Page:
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This eBook from the Gutenberg Project consists of approximately 351 pages of information about Babbit.

They roared together, and together lighted cigars.

“What are we going to do with ’em?” Babbitt consulted.

“Gosh, I don’t know.  I swear, sometimes I feel like taking Ken aside and putting him over the jumps and saying to him, ’Young fella me lad, are you going to marry young Rone, or are you going to talk her to death?  Here you are getting on toward thirty, and you’re only making twenty or twenty-five a week.  When you going to develop a sense of responsibility and get a raise?  If there’s anything that George F. or I can do to help you, call on us, but show a little speed, anyway!’”

“Well, at that, it might not be so bad if you or I talked to him, except he might not understand.  He’s one of these high brows.  He can’t come down to cases and lay his cards on the table and talk straight out from the shoulder, like you or I can.”

“That’s right, he’s like all these highbrows.”

“That’s so, like all of ’em.”

“That’s a fact.”

They sighed, and were silent and thoughtful and happy.

The conductor came in.  He had once called at Babbitt’s office, to ask about houses.  “H’ are you, Mr. Babbitt!  We going to have you with us to Chicago?  This your boy?”

“Yes, this is my son Ted.”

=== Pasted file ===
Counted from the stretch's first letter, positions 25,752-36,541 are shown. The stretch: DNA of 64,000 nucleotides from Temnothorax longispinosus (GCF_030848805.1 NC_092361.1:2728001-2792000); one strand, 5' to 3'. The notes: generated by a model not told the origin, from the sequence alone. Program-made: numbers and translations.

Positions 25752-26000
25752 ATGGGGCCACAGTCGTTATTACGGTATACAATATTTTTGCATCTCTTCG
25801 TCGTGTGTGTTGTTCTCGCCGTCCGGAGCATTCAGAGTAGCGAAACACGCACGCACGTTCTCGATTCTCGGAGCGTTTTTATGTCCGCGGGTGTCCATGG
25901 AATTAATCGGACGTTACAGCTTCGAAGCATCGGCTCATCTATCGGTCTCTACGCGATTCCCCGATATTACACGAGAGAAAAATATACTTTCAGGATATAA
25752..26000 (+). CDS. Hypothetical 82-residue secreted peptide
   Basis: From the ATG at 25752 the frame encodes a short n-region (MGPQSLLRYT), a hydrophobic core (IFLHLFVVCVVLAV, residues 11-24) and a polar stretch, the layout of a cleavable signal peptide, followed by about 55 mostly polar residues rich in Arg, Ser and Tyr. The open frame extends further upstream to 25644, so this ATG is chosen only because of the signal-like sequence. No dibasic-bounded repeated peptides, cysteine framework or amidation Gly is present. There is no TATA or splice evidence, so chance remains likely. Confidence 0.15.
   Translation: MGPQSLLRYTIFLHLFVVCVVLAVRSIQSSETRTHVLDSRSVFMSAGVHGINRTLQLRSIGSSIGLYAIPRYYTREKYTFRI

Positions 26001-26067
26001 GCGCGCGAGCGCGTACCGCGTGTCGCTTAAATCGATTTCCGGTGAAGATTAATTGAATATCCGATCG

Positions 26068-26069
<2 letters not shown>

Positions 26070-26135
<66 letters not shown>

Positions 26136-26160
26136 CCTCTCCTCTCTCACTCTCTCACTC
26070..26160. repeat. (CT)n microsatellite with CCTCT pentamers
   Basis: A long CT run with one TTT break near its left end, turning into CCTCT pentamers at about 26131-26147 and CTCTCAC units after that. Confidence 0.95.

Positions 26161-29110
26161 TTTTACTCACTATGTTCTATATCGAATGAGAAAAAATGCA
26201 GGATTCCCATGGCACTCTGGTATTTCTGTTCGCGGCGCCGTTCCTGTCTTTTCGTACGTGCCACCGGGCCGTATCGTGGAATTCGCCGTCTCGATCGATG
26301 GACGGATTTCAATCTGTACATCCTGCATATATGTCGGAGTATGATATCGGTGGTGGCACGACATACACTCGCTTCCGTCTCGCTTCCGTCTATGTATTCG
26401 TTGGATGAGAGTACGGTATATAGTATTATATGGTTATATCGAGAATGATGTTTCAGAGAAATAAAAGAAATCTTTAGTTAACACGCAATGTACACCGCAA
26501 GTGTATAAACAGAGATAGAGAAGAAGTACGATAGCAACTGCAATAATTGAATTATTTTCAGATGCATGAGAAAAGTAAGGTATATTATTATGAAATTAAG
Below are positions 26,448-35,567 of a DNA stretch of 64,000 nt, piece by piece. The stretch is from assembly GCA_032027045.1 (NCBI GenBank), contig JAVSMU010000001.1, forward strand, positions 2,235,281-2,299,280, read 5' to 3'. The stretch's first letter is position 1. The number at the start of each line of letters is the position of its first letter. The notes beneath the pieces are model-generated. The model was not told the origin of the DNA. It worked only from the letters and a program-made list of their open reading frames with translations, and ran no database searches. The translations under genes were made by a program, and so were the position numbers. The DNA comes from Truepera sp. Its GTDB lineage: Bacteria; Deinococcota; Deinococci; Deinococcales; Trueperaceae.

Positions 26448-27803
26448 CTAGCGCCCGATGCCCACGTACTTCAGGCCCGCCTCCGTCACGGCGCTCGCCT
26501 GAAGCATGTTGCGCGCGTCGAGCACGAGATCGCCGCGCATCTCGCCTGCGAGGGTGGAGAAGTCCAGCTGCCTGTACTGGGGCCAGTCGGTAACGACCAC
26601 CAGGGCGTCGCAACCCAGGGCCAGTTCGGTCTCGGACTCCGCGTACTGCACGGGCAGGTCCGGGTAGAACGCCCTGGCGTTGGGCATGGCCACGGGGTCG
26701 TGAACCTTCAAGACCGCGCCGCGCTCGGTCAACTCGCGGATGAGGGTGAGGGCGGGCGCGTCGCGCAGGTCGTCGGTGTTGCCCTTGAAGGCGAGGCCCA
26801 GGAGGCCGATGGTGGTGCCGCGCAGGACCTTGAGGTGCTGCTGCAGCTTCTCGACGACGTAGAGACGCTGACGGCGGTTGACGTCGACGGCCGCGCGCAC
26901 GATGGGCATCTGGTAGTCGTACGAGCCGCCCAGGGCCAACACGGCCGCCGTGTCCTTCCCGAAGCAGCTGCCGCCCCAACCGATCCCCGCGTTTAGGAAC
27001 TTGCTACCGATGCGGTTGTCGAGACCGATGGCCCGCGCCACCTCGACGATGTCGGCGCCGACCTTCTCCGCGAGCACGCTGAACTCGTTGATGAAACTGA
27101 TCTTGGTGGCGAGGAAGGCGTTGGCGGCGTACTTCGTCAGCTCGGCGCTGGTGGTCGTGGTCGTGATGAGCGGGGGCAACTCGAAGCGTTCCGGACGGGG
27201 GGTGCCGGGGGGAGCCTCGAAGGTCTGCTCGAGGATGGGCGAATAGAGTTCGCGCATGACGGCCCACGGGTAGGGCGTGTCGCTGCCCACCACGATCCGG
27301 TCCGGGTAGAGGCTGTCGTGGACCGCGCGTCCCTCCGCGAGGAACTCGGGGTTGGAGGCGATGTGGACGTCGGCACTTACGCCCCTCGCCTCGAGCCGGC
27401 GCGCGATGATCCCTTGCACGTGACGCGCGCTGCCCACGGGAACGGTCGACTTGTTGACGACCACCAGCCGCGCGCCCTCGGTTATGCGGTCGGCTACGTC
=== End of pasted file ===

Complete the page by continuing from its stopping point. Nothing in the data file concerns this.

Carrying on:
“Well now, what do you know about that!  Here I been thinking you were a youngster yourself, not a day over forty, hardly, and you with this great big fellow!”

“Forty?  Why, brother, I’ll never see forty-five again!”

“Is that a fact!  Wouldn’t hardly ‘a’ thought it!”

“Yes, sir, it’s a bad give-away for the old man when he has to travel with a young whale like Ted here!”

“You’re right, it is.”  To Ted:  “I suppose you’re in college now?”

Proudly, “No, not till next fall.  I’m just kind of giving the diff’rent colleges the once-over now.”

As the conductor went on his affable way, huge watch-chain jingling against his blue chest, Babbitt and Ted gravely considered colleges.  They arrived at Chicago late at night; they lay abed in the morning, rejoicing, “Pretty nice not to have to get up and get down to breakfast, heh?” They were staying at the modest Eden Hotel, because Zenith business men always stayed at the Eden, but they had dinner in the brocade and crystal Versailles Room of the Regency Hotel.  Babbitt ordered Blue Point oysters with cocktail sauce, a tremendous steak with a tremendous platter of French fried potatoes, two pots of coffee, apple pie with ice cream for both of them and, for Ted, an extra piece of mince pie.

“Hot stuff!  Some feed, young fella!” Ted admired.

“Huh!  You stick around with me, old man, and I’ll show you a good time!”

They went to a musical comedy and nudged each other at the matrimonial jokes and the prohibition jokes; they paraded the lobby, arm in arm, between acts, and in the glee of his first release from the shame which dissevers fathers and sons Ted chuckled, “Dad, did you ever hear the one about the three milliners and the judge?”

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